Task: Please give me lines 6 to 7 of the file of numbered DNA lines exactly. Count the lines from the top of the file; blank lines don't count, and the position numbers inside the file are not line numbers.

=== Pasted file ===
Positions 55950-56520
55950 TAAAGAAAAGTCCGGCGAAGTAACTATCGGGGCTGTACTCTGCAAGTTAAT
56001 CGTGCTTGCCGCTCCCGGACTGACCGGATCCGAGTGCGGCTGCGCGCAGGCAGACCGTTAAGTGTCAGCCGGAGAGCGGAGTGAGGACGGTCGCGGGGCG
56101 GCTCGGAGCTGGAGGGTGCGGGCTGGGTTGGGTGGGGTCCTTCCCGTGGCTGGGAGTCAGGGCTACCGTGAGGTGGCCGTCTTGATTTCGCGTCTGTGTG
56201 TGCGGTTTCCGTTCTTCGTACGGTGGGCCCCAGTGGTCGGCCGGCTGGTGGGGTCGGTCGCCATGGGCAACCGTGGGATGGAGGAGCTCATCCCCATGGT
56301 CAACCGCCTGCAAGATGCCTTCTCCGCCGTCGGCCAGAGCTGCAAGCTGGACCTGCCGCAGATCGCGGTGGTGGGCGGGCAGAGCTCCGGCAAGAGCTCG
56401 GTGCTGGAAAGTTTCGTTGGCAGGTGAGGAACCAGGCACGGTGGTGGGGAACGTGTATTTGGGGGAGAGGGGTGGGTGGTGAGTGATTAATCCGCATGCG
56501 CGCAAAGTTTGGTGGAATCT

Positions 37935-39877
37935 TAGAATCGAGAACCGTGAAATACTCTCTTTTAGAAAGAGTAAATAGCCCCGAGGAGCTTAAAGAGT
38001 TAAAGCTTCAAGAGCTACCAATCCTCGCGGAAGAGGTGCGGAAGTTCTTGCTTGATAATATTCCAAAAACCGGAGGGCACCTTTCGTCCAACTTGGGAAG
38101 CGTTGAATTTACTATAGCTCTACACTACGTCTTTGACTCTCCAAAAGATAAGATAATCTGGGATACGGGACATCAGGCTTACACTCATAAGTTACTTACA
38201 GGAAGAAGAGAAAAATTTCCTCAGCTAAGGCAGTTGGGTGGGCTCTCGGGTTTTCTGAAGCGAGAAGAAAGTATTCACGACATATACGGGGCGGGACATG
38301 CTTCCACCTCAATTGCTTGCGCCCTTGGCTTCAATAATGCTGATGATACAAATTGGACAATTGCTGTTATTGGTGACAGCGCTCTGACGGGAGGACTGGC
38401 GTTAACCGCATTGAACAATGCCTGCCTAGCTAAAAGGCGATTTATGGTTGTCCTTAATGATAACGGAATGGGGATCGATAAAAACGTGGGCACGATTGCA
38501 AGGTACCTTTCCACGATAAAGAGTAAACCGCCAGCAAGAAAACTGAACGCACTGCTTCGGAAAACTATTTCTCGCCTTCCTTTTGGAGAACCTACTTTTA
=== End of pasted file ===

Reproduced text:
56301 CAACCGCCTGCAAGATGCCTTCTCCGCCGTCGGCCAGAGCTGCAAGCTGGACCTGCCGCAGATCGCGGTGGTGGGCGGGCAGAGCTCCGGCAAGAGCTCG
56401 GTGCTGGAAAGTTTCGTTGGCAGGTGAGGAACCAGGCACGGTGGTGGGGAACGTGTATTTGGGGGAGAGGGGTGGGTGGTGAGTGATTAATCCGCATGCG